Local couple aiming to test marriage law in US Supreme Court

If Massachusetts begins issuing civil marriage licenses to same-sex couples, two local men say they will travel to the state for a spring wedding and challenge the federal Defense of Marriage Act when they return to Pennsylvania as newlyweds.

“There needs to be a test of [DoMA] in the US Supreme Court,” attorney Gordon Fisher believes. “So, Wes and I will be married in Massachusetts. We will then file a joint federal tax return, or apply for Social Security benefits, or die and claim a federal estate tax exemption—and we will be denied those benefits because the federal Defense of Marriage Act says ‘no’ to same-sex marriages.”

Fisher’s longtime partner is Wes Scott, a history professor at the University of Pittsburgh.

The Massachusetts’ Supreme Judicial Court ruled in November that it is discriminatory for the state to deny marriage rights to same-sex couples. The court gave the Massachusetts Legislature 180 days to amend the state’s civil marriage statutes accordingly, paving the way for a legal challenge that may lead to the US Supreme Court.

According to Harry Gruener, a professor of family law at the University of Pittsburgh, the Massachusetts ruling, unlike Vermont’s civil unions law, addresses the concept of marriage as a union between two people regardless of the gender of the individuals. It also differs from rulings in similar cases in Hawaii and Alaska because, in the Massachusetts case, the Legislature has no option but to follow the court’s instructions.

“The Legislature went and passed a constitutional amendment,” Gruener said, “and that’s how they made moot the dispute in Alaska and Hawaii.”

Gruener added that there are “so many hoops the Legislature in Massachusetts must jump through in order to alter the state’s constitution they can’t do a constitutional procedure until about 2005.” But that reality hasn’t stopped critics of the court’s ruling from considering amending the constitution, he noted.

Vermont is currently the only state that provides civil unions for same-sex couples. But the Vermont statute falls far short of the protections of marriage, supporters of same-sex marriage contend, particularly considering the additional restrictions imposed by DoMA. In 1996, DoMA granted states the right to define matrimony within their own jurisdictions, but expressly described marriage as “between a man and a woman.”

According to Fisher, Vermont unions do not grant federal estate tax deductions, the right to file joint federal income tax returns or the right to collect Social Security.

For example, Pennsylvania’s exemption on inheritance tax would not apply to a couple with a civil union from Vermont. Fisher noted that the Massachusetts ruling raises the stakes in such circumstances by specifying marriage, rather than offering an alternate institution.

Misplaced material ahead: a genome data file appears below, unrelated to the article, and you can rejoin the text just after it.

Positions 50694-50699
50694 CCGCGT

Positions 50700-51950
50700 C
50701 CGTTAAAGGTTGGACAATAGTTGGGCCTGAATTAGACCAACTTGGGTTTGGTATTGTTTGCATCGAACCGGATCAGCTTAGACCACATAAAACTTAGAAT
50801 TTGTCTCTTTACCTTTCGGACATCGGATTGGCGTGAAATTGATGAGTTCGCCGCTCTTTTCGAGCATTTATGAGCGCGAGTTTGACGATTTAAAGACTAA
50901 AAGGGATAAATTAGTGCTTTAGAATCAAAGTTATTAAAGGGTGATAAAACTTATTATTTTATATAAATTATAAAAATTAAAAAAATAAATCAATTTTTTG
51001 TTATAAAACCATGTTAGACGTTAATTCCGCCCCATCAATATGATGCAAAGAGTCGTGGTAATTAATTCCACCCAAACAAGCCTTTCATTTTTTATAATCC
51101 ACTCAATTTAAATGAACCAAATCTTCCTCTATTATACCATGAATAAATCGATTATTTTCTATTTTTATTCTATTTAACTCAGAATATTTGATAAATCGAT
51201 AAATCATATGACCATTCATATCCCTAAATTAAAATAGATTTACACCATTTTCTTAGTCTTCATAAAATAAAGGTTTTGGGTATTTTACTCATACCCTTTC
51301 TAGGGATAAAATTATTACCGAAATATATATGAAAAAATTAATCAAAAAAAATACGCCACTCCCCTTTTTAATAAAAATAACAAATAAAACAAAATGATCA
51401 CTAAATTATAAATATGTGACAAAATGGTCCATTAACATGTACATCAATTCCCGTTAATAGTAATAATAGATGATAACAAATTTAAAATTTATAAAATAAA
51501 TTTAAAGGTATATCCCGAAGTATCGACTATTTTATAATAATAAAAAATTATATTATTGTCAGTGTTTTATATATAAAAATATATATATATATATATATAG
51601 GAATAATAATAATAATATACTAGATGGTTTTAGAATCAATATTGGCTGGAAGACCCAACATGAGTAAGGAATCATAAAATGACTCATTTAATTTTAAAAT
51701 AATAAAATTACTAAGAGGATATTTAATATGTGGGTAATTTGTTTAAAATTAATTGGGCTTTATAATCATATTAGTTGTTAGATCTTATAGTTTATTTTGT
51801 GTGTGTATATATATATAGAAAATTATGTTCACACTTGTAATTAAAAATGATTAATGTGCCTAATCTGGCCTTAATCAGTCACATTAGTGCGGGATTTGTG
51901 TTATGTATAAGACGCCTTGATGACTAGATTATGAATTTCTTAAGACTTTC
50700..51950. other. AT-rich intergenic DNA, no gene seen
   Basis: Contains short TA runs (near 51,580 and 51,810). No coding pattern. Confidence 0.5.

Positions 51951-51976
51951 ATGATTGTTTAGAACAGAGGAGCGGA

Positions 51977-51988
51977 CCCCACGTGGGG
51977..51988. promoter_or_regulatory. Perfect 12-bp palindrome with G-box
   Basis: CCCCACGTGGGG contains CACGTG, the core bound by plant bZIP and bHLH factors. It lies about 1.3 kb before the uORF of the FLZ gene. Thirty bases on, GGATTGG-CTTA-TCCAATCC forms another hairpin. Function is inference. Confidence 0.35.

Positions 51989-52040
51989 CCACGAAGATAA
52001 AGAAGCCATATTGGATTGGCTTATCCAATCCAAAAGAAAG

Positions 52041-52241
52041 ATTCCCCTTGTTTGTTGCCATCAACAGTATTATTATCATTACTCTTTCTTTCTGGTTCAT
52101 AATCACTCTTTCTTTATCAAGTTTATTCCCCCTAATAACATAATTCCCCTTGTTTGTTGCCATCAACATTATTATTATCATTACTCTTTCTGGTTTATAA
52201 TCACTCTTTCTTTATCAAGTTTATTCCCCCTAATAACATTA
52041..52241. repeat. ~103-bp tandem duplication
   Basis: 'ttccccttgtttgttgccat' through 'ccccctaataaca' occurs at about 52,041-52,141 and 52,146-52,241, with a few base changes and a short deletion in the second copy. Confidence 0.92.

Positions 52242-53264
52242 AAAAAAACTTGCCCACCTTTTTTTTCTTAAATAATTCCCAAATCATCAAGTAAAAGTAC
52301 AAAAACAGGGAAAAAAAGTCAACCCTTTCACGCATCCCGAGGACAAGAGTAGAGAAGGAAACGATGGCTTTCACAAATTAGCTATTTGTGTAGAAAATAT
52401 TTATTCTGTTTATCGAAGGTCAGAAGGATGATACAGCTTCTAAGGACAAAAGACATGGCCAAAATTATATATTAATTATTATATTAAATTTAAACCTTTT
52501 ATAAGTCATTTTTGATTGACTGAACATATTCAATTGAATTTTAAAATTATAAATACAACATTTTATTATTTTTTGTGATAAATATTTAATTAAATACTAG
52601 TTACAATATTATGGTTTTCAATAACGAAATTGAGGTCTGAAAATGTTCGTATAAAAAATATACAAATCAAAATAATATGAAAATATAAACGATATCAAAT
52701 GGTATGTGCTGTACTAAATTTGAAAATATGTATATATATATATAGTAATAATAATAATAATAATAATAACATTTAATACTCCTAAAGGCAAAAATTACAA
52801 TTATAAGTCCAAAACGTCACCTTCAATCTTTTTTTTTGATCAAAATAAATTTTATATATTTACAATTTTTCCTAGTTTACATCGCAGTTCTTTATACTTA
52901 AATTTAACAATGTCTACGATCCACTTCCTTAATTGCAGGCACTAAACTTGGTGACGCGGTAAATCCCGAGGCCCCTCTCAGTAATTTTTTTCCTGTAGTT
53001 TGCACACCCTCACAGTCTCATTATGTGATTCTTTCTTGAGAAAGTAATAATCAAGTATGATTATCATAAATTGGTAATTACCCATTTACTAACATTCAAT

“[The ruling] makes a clear distinction between religious law and civil law, which has been the problem all along,” Scott said. “In fact… [President] Bush released a statement that he would defend the ‘sacred bond of marriage’ or some such phrase, which clearlyshows how he continues to blend church and state in his discharge of his presidential duties.”

            But not everyone feels as strongly about the need for same-sex marriage rights.

“What I would like to see is for single people not to be punished economically,” said Linda DeVos, a single woman living in Mount Lebanon. “As for the hetero-normalizing [effects of same-sex marriage], having lived in both worlds, I don’t care for being typecast. I prefer to see myself as a woman, period.” 

Another woman, an Edgewood homeowner and co-parent who did not want to be identified, said she has found ways to get around most of financial inequities faced by same-sex couples. “[But] what I can’t do is get [my partner’s] benefits. We can’t even get on the same car insurance,” she said.

She added, however, that she doesn’t see herself leaving Pittsburgh for Vermont or Massachusetts as an alternative to such restrictions. “Younger people might be drawn to those areas because they’re more gay-friendly, but it’s not compelling enough to make us leave. We just kind of assume [legalized same-sex marriage is] going to happen.”

To date, 36 states, including Pennsylvania, have enacted legislation prohibiting same-sex marriages or the recognition of same-sex marriages performed in another jurisdiction. Under the full faith and credit clause of the US Constitution, states are generally required to recognize and honor the public laws of other states, but DoMA bars federal recognition of same-sex marriages and allows states to do the same.

But for couples like Fisher and Scott, tying the need for same-sex marriage to economic issues misses the point.

“I look forward to the day when my friends and neighbors will read the Pittsburgh Post-Gazette wedding announcements without a thought that some couples are white, some Black, some Asian, some interracial, some heterosexual and some homosexual,” Fisher explained.

“And I pray that if I am ever old and sick, Wes will not need to go through the indignity of long explanations or producing notarized documents to assure hospital personnel that he belongs as near to my side as he is in my heart. That’s why all of this is so important.”

The Q Archives and articles like this are republished here by the kind contribution of Tony Molnar-Strejcek, the publisher of Pittsburgh’s Out. Maintaining the cultural history of Pittsburgh's LGBTQ Community is made possible by contributions by readers like you.